Ways to boost children's confidence in their own numeracy skills
The importance of fully engaging children in their mathematical development at every age was highlighted by a recent Ofsted report, which showed that although 90,000 pupils achieved 'level five' grades in their SATs at the age of 11, they failed to secure an A or A* at GCSE five years later.
Here are just a couple of ways that you can help boost children's confidence in their own numeracy skills:
This technique is commonly used in schools to help students who are struggling with maths. A parent or older sibling could take the role of the solver, while a younger child can take the role of the recorder.
This system exposes children to a number of concepts that they may not be able to tackle on their own. As an example, the sum 6 x 4 would be solved by giving the recorder instructions on how to lay out calculations, e.g. 'write 6 + 6 + 6 + 6, add the first two sixes, and then add the third and the fourth'.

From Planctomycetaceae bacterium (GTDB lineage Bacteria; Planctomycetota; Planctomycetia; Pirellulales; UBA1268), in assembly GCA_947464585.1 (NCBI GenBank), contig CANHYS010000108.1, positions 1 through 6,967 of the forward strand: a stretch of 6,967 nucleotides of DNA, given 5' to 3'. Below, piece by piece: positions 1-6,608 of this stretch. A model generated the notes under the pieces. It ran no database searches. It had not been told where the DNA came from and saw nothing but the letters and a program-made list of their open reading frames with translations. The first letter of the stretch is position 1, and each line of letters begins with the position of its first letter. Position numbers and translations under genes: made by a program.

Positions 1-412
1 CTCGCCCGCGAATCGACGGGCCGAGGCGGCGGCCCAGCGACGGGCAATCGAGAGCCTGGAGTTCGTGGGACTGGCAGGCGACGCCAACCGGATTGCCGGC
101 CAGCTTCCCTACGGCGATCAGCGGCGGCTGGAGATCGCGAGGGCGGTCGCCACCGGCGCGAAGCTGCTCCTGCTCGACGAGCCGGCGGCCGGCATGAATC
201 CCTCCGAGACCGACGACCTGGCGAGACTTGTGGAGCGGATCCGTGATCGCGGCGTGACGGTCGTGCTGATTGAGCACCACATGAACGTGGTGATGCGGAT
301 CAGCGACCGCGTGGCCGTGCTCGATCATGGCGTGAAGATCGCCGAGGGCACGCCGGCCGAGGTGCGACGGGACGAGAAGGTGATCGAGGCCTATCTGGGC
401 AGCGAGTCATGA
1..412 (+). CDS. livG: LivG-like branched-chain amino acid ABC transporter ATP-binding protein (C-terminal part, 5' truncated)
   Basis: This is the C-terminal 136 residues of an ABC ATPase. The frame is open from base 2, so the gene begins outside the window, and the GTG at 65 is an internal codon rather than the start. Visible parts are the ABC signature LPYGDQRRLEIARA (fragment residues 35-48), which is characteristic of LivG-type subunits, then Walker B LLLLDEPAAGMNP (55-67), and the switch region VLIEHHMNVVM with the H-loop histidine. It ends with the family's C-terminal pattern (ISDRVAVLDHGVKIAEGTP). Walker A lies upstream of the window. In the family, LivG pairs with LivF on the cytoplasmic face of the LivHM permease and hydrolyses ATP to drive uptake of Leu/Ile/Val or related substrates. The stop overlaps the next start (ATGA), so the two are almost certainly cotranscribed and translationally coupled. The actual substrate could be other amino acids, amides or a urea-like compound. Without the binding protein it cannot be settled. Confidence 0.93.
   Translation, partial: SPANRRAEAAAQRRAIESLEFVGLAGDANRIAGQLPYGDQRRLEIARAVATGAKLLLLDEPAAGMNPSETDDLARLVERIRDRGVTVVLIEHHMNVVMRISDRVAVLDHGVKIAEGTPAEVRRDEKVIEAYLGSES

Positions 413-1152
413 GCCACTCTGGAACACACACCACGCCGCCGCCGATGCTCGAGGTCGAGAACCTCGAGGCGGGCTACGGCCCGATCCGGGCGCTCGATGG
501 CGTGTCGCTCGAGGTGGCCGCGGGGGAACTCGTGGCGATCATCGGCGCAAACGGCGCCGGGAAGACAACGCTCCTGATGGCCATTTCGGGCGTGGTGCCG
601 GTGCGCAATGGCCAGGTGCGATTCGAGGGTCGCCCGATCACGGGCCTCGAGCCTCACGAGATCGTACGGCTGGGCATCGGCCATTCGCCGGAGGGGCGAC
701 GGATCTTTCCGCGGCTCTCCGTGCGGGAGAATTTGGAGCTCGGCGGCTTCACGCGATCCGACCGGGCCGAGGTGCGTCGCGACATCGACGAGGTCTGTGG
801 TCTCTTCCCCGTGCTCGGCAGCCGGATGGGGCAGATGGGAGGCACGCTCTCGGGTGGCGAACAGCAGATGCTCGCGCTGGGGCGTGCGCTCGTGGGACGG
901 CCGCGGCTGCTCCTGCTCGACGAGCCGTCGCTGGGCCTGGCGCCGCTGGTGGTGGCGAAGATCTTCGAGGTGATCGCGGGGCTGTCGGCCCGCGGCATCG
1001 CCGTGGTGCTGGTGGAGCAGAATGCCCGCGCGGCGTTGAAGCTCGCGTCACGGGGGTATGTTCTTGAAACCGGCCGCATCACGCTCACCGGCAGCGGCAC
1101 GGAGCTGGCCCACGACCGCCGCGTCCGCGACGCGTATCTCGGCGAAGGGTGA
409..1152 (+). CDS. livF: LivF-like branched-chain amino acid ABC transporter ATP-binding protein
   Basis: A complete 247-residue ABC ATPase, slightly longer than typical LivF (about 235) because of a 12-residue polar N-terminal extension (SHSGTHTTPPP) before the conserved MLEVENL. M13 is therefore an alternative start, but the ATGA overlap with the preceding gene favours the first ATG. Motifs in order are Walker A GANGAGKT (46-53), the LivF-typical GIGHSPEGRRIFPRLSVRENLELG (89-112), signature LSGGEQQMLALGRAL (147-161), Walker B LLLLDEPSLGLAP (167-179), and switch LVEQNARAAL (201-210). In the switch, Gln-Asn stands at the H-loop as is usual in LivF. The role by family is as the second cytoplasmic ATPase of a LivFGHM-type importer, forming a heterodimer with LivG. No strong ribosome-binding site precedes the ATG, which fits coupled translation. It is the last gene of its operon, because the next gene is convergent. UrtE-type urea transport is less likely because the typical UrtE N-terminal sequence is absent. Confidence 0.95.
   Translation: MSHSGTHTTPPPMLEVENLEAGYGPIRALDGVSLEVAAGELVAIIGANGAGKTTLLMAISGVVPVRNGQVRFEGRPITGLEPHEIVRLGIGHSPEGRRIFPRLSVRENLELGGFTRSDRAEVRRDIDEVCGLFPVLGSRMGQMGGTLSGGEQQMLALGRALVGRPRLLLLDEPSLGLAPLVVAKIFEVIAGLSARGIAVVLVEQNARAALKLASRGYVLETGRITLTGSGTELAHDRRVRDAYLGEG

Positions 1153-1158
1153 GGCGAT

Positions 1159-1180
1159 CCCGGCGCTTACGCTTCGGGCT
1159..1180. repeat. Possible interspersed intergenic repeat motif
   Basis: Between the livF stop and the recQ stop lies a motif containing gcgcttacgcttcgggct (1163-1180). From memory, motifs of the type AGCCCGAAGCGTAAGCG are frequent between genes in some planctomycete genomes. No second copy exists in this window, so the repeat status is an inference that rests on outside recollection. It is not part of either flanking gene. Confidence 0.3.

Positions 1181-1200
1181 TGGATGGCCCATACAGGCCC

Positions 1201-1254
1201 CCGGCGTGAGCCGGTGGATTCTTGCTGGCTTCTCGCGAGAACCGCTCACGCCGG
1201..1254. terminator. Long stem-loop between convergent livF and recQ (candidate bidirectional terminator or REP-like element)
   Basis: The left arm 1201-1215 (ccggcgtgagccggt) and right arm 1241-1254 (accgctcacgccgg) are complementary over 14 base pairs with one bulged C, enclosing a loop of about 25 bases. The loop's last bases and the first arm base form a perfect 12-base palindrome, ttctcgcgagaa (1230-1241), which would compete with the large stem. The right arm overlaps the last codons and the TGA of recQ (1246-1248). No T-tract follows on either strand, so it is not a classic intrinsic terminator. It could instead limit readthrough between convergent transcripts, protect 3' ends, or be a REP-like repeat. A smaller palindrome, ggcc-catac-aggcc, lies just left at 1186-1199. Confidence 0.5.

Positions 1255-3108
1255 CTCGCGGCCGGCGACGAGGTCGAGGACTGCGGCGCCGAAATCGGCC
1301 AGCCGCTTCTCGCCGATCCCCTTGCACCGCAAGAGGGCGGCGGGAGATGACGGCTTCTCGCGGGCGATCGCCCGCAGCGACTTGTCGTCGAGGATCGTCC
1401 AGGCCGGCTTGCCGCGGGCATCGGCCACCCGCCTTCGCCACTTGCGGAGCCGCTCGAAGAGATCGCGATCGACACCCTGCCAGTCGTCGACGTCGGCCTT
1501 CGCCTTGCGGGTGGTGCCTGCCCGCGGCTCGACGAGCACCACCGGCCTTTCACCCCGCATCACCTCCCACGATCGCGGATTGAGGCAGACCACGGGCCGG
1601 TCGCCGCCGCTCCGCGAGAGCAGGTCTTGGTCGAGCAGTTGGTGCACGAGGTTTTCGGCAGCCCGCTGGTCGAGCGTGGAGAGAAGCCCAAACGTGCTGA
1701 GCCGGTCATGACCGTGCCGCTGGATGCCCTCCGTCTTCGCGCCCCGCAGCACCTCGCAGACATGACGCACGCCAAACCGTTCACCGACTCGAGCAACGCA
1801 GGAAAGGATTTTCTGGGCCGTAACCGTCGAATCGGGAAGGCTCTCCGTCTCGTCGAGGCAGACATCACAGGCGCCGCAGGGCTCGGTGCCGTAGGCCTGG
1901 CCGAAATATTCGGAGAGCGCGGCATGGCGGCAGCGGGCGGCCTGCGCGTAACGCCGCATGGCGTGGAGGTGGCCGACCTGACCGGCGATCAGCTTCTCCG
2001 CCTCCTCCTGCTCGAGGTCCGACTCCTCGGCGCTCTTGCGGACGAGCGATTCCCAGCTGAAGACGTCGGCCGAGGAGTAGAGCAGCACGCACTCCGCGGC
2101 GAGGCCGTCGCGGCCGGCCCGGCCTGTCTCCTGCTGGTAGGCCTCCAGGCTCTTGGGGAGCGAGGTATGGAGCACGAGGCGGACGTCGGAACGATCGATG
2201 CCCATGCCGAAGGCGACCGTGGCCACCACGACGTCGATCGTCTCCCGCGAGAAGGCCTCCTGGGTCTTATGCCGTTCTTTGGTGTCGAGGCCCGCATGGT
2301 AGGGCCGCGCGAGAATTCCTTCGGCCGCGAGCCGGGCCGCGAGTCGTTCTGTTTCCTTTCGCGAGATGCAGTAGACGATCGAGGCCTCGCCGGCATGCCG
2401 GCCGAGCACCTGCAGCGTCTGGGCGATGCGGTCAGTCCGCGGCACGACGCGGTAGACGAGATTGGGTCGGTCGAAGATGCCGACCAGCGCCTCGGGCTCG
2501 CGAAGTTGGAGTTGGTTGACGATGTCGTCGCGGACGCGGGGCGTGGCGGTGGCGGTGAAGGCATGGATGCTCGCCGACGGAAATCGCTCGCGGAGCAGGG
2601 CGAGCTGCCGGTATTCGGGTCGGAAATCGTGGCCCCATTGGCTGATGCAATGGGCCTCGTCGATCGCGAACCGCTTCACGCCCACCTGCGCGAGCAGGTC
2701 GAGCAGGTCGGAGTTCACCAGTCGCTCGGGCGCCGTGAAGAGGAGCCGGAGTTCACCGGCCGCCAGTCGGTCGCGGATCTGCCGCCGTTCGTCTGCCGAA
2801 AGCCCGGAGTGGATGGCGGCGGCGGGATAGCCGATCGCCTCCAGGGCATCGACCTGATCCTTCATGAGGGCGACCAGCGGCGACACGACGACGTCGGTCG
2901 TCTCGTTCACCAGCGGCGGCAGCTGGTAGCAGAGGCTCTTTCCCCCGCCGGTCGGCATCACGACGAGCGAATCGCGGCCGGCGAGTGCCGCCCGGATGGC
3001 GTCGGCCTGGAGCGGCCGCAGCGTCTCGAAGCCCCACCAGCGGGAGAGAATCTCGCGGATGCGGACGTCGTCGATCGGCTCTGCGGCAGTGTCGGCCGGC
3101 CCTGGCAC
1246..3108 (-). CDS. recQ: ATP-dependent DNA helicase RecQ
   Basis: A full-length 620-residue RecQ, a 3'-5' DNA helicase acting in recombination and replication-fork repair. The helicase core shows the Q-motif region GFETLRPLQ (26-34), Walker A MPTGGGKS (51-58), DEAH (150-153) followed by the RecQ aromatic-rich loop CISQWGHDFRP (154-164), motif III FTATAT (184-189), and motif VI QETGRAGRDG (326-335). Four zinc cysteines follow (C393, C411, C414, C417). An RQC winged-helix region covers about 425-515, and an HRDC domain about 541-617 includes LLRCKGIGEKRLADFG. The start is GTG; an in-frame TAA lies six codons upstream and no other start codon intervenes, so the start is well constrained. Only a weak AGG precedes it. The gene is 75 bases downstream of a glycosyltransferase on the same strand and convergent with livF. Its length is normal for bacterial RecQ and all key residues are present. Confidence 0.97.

As the solver has the main responsibility for working out the equation, it leaves the recorder ample time to come up with the solution. Solvers will also gain an understanding of several written methods for working out mathematical problems which they can apply to their own work.
Making maths fun
Learning mathematical concepts doesn't necessarily need to be restricted to a classroom or a home learning environment. Children's confidence in maths can be enhanced by working in settings they are comfortable in, such as a local park, playground or playroom.
Tallying objects that range from natural materials to toys can help improve children's counting skills. In addition, board games, cards and games such as hopscotch can all aid children's mastery of numeracy.
Parents can also encourage children to take note of numbers in the environment, from those on clock faces to door numbers on their street. These numbers can then be paired with the four operations (x - + ÷) to create a variety of mathematical sums.